Most chemical engineering undergraduate laboratories have fluid mechanics experiments in which pressure drops through pipes are measured over a range of Reynolds numbers. The standard fluid is liquid water, which is essentially incompressible. Since density is constant, pressure drop does not depend on the pressure in the pipe. In addition, flow…

  4. [Retinal haemorrhages in non-accidental head injury in childhood].

    PubMed

    Oberacher-Velten, I M; Helbig, H

    2014-09-01

    Retinal haemorrhages are one of the three cardinal manifestations of the "shaken baby syndrome" or "non-accidental head injury" in childhood. The role of an ophthalmologist in suspected non-accidental head injury has not only medical but also legal aspects and has been discussed controversially in the literature. The differential diagnosis and the specificity of retinal haemorrhages in childhood for an abusive head trauma will be pointed out in this paper. PMID:25181505

  5. Infrasonic signals from an accidental chemical explosion

    SciTech Connect

    Mutschlecner, J.P.; Whitaker, R.W.

    1996-12-31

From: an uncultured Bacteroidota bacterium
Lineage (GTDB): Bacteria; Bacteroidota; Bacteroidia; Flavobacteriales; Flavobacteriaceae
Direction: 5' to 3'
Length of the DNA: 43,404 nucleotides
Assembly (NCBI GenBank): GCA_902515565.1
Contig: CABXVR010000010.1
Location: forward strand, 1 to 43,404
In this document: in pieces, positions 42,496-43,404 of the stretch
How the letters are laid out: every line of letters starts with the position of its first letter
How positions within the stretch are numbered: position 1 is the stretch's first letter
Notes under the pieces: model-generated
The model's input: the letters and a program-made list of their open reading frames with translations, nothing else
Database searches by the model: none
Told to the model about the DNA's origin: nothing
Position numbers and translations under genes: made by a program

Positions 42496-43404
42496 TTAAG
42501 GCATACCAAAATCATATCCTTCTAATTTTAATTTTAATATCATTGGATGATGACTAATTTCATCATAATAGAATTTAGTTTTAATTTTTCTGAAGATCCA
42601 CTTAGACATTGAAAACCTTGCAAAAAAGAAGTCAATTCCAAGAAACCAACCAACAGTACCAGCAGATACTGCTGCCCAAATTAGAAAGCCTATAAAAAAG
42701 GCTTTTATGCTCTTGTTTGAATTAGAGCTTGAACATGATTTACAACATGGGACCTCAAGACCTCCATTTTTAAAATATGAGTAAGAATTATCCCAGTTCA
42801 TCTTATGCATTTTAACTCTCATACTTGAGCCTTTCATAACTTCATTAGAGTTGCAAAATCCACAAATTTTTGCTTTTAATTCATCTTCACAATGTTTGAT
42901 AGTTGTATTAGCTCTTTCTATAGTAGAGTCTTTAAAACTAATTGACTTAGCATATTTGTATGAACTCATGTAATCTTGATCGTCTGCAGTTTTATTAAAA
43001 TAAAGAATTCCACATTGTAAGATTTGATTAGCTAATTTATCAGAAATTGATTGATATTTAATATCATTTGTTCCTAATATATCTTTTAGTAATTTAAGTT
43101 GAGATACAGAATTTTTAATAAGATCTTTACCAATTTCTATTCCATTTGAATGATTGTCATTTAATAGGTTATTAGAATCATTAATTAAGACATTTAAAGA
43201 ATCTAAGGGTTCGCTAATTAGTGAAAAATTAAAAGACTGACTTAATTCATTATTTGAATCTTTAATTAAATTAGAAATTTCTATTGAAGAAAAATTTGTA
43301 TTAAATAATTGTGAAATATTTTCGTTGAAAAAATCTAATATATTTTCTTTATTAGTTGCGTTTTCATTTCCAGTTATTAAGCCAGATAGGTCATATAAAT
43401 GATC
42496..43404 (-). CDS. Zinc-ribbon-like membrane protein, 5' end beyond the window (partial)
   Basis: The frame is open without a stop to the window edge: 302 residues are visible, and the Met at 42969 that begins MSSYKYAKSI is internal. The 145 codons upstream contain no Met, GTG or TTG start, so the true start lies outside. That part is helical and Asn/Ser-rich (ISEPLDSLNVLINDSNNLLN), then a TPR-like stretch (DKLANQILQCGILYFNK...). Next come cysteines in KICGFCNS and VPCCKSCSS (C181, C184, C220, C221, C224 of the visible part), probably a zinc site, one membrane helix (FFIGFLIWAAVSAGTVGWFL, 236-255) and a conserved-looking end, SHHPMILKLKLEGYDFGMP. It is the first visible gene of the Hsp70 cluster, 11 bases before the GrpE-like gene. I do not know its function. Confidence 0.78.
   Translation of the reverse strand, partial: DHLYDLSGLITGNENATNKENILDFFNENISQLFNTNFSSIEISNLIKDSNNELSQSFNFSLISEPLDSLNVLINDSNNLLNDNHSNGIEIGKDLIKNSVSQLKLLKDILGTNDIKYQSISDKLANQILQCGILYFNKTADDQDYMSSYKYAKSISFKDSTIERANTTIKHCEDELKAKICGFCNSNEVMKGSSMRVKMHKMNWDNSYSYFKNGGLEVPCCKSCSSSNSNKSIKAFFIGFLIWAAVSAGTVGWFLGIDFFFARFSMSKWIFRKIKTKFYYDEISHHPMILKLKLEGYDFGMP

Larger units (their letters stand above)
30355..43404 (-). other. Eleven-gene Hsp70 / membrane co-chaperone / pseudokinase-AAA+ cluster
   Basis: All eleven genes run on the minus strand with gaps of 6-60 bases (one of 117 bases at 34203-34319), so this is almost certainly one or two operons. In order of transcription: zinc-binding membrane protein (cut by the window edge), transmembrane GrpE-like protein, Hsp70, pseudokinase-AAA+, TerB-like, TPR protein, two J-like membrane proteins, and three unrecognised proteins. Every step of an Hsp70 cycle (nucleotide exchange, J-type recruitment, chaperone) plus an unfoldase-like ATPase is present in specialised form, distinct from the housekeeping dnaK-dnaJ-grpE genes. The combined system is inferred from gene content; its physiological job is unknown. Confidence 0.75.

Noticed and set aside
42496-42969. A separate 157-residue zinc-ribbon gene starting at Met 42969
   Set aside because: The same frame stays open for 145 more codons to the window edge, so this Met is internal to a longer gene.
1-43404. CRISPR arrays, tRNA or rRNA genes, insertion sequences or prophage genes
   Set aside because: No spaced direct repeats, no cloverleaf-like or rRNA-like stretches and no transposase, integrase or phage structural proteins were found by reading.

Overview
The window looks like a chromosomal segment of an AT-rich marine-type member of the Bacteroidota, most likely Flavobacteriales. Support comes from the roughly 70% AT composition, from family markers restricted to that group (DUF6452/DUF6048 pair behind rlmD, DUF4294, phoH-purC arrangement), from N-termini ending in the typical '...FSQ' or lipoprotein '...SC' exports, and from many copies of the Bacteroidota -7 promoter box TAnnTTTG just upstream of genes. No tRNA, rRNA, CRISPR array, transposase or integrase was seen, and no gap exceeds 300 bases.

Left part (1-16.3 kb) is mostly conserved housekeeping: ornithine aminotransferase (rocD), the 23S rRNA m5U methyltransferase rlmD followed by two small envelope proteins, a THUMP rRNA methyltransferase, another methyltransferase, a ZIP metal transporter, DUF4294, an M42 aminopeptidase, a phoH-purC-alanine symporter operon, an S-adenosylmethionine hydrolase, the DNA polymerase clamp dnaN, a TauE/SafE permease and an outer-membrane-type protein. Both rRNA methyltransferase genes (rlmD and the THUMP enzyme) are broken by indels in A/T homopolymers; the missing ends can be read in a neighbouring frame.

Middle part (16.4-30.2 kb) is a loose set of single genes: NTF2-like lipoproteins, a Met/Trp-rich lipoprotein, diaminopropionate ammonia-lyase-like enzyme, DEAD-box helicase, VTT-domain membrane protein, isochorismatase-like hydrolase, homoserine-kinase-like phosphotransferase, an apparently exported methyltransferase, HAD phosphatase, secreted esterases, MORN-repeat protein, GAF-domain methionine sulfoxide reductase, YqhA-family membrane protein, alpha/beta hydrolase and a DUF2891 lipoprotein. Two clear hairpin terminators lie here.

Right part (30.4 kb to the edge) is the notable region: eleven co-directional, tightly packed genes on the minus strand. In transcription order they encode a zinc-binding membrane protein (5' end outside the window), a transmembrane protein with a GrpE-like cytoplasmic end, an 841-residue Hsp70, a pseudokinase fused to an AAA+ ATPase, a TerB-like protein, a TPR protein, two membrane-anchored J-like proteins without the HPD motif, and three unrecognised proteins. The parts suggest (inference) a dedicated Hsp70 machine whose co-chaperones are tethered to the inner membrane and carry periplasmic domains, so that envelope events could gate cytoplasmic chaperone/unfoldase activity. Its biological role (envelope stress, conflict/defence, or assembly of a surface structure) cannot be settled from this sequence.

A series of large accidental explosions occurred at a chemical plant in Henderson, Nevada on May 4, 1988. The explosions were produced by the ignition of stores of ammonium perchlorate produced for solid rocket fuel at the Pacific Engineering and Production Co. This material, prior to the incident, had been believed to be non- explosive. The blasts destroyed the plant and caused one death. There was a series of explosions over a period of time with two major explosions which we will identify as A at 18:53:34 (all times herein will be given in C.U.T.) and B at 18:57:35. Signals from events A and B as well as smaller events were detected by the infrasound arrays operated by the Los Alamos National Laboratory at St. George, Utah (distance 159 km) and at Los Alamos, N.M. (distance 774 km). The Henderson explosions present an interesting and challenging set of infrasound observations. The case may be unique in providing two very large sources separated in time by only four minutes. To fully understand the propagation details will require further analysis and probably a modeling effort. The understanding of the St. George signals in the context of Lamb waves would be valuable for a better understanding of this mode of propagation. The improved understanding of long range infrasonic propagation is now especially important in the context of the Comprehensive Test Ban Treaty (CTBT). A portion of the plan for CTBT monitoring includes a global distribution of sixty infrasound arrays to provide for the monitoring of signals in as uniform a way as possible. It is expected that under this global network many signals and interpretation questions of the type described here will be encountered. Investigations of propagation over the ranges of hundreds to thousands of kilometers will be highly desired.